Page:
In recent years there has been an upsurge of interest in the history of early modern and eighteenth-century music and theatre.
Sade: a national treasure?
Thursday, 1 February, 2018
What do Ian McKellen and the Marquis de Sade have in common? They’re both national treasures in their respective countries.
Two Years On: the State of the ‘Studies’, by the General Editor
Thursday, 25 January, 2018
The arrival of the New Year of 2018 marks two years since I began as General Editor of Oxford University Studies in the Enlightenment.
Globalising knowledge in the eighteenth century: the Linnaean story
Wednesday, 17 January, 2018
One of the most familiar chapters in the history of early modern science is the birth, expansion and global deployment of Linnaean natural history from the 1730s onwards.
Cross-European perspectives on the Enlightenment: academic events at the Voltaire Foundation in early 2018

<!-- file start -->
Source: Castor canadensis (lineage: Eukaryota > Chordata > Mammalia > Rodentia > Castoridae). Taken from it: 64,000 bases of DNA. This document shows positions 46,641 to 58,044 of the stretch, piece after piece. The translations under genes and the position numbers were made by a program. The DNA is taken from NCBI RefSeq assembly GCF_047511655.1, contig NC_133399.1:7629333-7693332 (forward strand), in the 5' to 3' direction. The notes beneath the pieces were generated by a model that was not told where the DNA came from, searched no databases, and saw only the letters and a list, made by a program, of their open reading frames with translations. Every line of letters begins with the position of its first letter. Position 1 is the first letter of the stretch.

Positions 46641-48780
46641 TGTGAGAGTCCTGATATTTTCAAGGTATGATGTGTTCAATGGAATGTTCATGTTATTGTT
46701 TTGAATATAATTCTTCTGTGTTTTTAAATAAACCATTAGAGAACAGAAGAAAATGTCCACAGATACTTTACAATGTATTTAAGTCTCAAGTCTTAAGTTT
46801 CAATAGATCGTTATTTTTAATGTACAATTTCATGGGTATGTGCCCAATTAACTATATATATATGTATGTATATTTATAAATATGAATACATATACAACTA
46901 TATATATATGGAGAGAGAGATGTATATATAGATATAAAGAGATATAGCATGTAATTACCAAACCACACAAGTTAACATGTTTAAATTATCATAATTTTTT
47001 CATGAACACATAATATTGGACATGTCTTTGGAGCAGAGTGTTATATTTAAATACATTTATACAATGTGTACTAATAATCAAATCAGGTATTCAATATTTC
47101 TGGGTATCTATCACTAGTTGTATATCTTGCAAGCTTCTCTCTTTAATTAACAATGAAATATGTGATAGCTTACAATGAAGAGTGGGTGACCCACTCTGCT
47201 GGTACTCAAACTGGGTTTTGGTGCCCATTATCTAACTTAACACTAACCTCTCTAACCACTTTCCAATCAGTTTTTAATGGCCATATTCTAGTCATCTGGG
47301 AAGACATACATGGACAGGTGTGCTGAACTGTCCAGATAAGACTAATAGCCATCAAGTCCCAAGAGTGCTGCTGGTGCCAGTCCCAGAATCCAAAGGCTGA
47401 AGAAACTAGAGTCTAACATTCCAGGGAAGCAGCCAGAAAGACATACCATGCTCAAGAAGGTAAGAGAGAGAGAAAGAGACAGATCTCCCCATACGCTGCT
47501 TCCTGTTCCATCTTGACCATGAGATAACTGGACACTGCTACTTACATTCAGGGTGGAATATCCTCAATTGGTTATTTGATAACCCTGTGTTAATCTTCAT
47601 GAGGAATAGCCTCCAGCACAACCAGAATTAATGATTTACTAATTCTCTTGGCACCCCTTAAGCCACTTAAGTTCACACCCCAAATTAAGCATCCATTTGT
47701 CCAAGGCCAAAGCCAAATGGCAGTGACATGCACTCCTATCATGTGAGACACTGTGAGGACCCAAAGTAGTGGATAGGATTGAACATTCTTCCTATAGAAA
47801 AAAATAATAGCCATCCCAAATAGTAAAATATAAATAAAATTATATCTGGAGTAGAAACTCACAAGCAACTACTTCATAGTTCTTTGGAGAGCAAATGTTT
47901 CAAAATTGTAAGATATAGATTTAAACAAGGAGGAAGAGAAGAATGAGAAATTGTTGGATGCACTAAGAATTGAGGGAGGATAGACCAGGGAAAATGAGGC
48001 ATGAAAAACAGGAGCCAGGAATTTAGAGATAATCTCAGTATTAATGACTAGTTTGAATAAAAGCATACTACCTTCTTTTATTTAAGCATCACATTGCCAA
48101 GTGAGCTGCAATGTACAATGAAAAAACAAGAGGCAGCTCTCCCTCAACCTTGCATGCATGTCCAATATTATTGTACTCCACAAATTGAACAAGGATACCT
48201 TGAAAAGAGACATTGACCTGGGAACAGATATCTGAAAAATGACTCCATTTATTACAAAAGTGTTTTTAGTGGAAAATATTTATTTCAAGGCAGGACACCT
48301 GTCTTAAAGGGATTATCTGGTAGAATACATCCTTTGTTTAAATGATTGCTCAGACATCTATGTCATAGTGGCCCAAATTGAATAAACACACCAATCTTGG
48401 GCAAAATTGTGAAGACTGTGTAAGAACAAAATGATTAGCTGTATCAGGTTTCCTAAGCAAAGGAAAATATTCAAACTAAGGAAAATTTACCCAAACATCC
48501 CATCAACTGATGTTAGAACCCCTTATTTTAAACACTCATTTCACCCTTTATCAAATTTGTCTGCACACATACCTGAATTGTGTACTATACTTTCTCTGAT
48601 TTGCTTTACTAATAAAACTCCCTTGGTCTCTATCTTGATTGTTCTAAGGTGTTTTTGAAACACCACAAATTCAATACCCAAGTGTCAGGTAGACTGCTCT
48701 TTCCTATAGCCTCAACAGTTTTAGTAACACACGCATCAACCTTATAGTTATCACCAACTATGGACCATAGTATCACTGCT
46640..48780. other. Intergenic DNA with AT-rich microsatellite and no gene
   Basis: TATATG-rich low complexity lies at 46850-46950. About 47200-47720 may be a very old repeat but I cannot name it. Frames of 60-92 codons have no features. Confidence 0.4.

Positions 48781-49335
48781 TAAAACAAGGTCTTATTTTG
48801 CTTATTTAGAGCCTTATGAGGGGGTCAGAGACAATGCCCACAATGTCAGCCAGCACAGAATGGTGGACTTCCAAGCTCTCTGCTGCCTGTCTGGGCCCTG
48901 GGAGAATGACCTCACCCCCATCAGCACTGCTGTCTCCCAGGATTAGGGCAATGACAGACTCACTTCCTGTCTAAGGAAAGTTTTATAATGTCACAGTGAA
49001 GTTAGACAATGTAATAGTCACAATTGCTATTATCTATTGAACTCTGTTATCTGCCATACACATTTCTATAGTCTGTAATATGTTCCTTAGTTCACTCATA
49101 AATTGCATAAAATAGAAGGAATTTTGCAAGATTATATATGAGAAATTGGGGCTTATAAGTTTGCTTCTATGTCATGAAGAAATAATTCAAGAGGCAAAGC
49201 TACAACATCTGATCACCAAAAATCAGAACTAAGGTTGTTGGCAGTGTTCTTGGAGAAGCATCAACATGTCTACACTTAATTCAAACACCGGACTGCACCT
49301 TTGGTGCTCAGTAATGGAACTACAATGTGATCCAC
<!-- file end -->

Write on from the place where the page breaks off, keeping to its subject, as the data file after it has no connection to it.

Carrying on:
Tuesday, 9 January, 2018
Our academic programme in 2018.
Edinburgh – cradle of the Scottish Enlightenment – hosts ISECS 2019… don’t miss out!
Tuesday, 2 January, 2018
Last summer’s ISECS Executive Committee meeting and conference took place in Edinburgh – also the location of the next ISECS Congress in 2019.
Enlightenment legacies: a new online resource
Thursday, 28 December, 2017
Our project ‘Legacies of the Enlightenment: humanity, nature, and science in a changing climate’, explores how the Enlightenment informs – and haunts – our current worldviews.
Pierre Bayle chez lui in Le Carla
Tuesday, 19 December, 2017
Le Carla, a medieval fortified village near Foix in the Ariège, was the birthplace of Pierre Bayle, and the fitting location of a two-day meeting on the subject of Huguenot travels and correspondence.
D’Éon vs Rousseau: Gender, slavery and the unique self
Friday, 8 December, 2017
Virtually everything about the Chevalier d’Éon’s life was extraordinary. However, far more remarkable than all of this is the fact that, aged forty-nine, the Chevalier began a new life as a woman.